As a coach it's different. I'm way more nervous coaching than playing because I have less of a hand in how it goes. Coaching is just releasing the kids into the game and hope they can do what you've prepared them to do. I think by the time you're 37 you gain a lot of perspective. I think basketball was way more important to 18-year-old Brian Wood than it is to 37-year-old Brian Wood.
I'm excited to work with kids and keep doing what I'm doing and just be the guy.
Q: You're only one of a handful of guys to eclipse 2,000 career points. How much of that can be coached, taught and developed and how much of it is relying on pure skill?
Wood: I think as a coach, the fact that I could play and can still play from time to time lends me a bit of validity. I think the kids are more apt to listen if you could play.
I don't think that's fair because I know some great coaches that weren't great players. One of my college coaches was a great coach but he wasn't a great player.
I think it lends some validity though, especially if you can transfer those skills. My No. 1 skill was knowledge of the game so I think that some of that can transfer if you can be around kids for four years.
I think the one thing I found that isn't transferable is the skill had to be able to draw fouls. That had a lot to do with physicality and my body type and how I was built. That is not something I've figured out how to coach kids on. But I think knowledge of the game, I think I tend to see things a step ahead of what some people do, I think you can help kids to get that point.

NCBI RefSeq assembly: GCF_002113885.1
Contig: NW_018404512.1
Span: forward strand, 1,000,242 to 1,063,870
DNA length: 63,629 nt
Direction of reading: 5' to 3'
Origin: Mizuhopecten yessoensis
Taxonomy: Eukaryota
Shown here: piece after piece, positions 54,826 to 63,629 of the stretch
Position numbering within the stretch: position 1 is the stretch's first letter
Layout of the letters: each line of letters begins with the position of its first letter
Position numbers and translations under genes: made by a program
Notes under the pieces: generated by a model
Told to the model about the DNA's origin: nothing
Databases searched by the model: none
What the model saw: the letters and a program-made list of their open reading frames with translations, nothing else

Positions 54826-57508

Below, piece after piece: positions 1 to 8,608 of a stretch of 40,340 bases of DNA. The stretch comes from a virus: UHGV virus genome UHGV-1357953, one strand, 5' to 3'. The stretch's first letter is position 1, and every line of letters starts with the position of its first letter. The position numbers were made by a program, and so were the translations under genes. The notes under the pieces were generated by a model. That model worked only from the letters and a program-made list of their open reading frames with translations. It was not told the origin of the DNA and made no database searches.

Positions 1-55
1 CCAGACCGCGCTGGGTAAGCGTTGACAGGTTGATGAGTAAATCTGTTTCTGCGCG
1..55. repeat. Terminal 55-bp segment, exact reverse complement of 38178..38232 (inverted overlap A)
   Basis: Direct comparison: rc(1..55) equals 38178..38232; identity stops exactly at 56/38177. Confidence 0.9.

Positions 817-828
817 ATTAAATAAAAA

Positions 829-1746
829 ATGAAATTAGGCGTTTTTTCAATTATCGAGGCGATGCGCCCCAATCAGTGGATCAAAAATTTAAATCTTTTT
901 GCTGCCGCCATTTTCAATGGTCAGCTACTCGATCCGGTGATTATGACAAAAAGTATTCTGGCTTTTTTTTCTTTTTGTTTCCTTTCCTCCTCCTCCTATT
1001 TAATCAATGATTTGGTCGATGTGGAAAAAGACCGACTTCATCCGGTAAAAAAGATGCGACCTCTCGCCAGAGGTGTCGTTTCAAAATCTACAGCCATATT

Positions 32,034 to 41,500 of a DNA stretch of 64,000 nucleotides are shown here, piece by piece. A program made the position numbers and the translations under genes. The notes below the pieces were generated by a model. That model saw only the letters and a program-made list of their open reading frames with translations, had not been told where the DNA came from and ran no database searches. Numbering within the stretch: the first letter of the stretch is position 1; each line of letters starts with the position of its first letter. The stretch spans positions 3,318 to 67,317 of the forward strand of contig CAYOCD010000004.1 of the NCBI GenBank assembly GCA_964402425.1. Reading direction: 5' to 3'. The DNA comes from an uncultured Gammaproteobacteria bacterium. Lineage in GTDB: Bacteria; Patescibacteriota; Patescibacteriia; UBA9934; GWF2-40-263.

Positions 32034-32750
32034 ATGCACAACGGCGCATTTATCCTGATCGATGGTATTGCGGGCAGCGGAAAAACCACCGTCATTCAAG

Obviously having talent and being good basketball players helps. The fact that people think we haven't been very talented and we've done pretty well means people aren't very good at recognizing what it means to be good at basketball. We've never been physically dominant, but we've had really good players and those players have been able to take things we teach and the way we see the game and take it and make it their own.
Q: What's the biggest challenge of coaching high school basketball in 2019?
Wood: It's multi-faceted, but I think the combination of shortened attention spans and parent involvement. In a place like Highlands Ranch you have parents that are really hyper-involved in academics and athletics. For the most part, I think that's a great thing. I would rather be dealing with that problem than one where parents weren't at anything or didn't care how they did in school and sports.
I think a lot of times a kid knows exactly where he is and parents don't. Sometimes that's challenging. I also think the club culture is challenging. If you're paying someone $5,000 to $10,000 they're mostly going to tell you good things whereas we try to tell them the truth.
The lack of attention, the parent involvement and sometimes we live in a society where you get things right away.
I still think we get great kids. Last year was as fun as we've had in any year of basketball. We had great kids and great parents. Challenges exist but I like the good stuff better than the hard stuff otherwise I wouldn't have done what I just did.
Q: How are you like your dad the most and how do you guys differ?
Wood: I'm the most like him that we're both passionate and driven and emotional. I'm different from him in the sense that he's a little more old school in how he deals with his players.
I'm a little more relational. You're never going to see me yell at a kid individual or if you do, it'll be really rare. From him it's more of a regular thing. I think if I get upset, I'll direct it more toward a group. That's probably the biggest difference but there are definitely more similarities than differences to be honest.